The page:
Here is the Let It Go Social Media Plan for parents. The goal is to have offline conversations with their students within each month around the IWISH content.
Feel free to use any and all of this information but also don’t feel tied to these updates word for word. These are simply examples that you could copy and paste if you wanted or add your own personality. If you have any questions, suggestions, or even content that other people can use to help influence parents for this week then please leave your comments below the post.
Social media plan for parents: influences parents to have offline conversations with their kids within each month.
Twitter (tweets to tweet to parents):
Bottom Line Session 1: The more you hold a grudge, the more the grudge has a hold on you. #LetItGo #XP3
Bottom Line Session 2: Forgiven People Forgive. #LetItGo #XP3
Bottom Line Session 3: Healing means I trust God can make my life, not just my pain, a demonstration of his goodness. #LetItGo #XP3
Quote from Be a Student of your Student: There is a sense of relief, of vulnerability and calm, from simply saying—or hearing—“I’m sorry.” #LetItGo #XP3
Action Point: Three steps to a good apology: Admit you are sorry, accept responsibility, make a plan to reconcile. #LetItGo #XP3
Retweet from Orange Parents/MP: Guiltless Lessons of Love – for parents! #LetItGo #XP3 https://www.orangeparents.org/guilt-less-lessons-of-love/
Encouraging Quote: To forgive is to set a prisoner free and discover that the prisoner was you. – Lewis B. Smedes #LetItGo #XP3
“I just can’t let it go.” “They don’t deserve to be forgiven.” “It hurts too much to move on.” Maybe you’ve heard your students say something like this in the midst of pain, frustration and anger towards someone who has hurt them—or maybe you’ve said or thought something similar yourself. Choosing to forgive someone who has hurt us is never easy. So why does it matter so much that we do it? How do we know when we should do it? And how do we know we have actually healed from the pain an offense has caused? How do we simply let it go?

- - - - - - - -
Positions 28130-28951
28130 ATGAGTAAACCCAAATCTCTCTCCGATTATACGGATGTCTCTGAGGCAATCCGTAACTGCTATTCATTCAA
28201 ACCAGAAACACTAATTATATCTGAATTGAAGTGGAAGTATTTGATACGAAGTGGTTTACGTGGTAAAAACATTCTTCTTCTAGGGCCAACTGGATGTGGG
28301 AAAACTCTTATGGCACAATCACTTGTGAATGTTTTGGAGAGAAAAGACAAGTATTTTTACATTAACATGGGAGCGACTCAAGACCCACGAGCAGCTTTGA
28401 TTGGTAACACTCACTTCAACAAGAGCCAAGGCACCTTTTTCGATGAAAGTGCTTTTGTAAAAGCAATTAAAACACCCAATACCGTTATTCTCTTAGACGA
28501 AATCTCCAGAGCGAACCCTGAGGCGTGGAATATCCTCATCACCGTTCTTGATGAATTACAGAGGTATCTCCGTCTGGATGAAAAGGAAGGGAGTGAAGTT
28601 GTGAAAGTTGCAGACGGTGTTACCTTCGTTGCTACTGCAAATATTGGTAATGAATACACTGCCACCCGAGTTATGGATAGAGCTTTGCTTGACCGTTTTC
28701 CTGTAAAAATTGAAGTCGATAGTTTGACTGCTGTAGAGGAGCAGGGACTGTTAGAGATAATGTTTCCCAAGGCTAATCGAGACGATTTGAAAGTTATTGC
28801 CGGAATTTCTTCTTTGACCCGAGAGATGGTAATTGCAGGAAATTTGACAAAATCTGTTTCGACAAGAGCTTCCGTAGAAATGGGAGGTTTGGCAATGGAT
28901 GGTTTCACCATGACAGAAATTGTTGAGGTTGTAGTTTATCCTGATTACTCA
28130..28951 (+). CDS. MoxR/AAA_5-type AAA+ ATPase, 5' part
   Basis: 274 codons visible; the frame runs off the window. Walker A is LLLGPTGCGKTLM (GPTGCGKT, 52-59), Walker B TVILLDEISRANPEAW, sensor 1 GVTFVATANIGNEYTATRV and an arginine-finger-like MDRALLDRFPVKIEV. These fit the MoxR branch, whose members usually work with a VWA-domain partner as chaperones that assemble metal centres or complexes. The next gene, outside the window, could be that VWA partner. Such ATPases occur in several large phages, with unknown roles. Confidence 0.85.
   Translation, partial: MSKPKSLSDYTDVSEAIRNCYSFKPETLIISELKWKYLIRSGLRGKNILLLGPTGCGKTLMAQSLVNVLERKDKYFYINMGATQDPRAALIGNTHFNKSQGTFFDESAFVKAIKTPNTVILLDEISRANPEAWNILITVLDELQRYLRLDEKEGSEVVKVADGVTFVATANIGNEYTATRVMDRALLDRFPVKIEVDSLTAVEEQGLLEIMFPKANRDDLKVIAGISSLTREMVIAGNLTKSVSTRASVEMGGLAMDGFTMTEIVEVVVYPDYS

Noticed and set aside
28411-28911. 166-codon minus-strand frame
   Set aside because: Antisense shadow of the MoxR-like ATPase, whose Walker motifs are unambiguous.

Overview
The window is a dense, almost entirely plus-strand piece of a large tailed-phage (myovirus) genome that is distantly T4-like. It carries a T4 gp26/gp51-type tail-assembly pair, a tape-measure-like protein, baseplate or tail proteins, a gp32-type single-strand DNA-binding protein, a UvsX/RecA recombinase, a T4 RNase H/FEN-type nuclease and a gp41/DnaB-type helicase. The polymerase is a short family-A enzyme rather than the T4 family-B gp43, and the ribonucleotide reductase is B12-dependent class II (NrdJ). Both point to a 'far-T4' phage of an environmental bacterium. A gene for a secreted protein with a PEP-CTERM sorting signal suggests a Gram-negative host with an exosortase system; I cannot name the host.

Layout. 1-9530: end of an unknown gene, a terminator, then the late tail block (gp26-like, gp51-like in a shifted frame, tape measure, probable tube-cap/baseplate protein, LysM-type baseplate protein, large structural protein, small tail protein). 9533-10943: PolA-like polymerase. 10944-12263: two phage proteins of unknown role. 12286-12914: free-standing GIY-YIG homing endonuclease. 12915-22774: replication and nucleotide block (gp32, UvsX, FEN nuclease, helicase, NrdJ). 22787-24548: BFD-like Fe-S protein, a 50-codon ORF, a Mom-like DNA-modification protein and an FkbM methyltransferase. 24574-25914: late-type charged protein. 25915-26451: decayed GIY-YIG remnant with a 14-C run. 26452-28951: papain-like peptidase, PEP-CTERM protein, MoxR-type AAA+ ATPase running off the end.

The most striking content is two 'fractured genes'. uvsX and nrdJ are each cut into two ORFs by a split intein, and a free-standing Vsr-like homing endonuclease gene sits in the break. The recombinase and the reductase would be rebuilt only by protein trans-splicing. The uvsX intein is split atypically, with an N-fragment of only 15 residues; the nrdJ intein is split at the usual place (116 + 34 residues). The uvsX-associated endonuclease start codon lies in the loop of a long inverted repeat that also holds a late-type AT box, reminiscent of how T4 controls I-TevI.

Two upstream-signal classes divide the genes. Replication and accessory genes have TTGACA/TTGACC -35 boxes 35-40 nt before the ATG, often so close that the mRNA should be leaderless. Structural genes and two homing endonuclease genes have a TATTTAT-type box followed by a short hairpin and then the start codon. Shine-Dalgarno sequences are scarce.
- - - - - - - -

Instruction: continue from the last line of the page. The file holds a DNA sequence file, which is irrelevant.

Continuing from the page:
Recap of Action Point:
Have you experienced recent conflict with your son or daughter? If so, the action point for Let it Go is pretty straightforward: Apologize to your teenager. Chances are, regardless of who was in the right, there was collateral damage and an opportunity for reconciliation on both sides. So be the parent, take some time to think through what a meaningful apology might look like for your son or daughter. And then, go say the words that make all the difference in the world—I’m sorry.
Share Orange parents link with encouraging question:
Guiltless Lessons of Love – for parents! #LetItGo #XP3 https://www.orangeparents.org/guilt-less-lessons-of-love/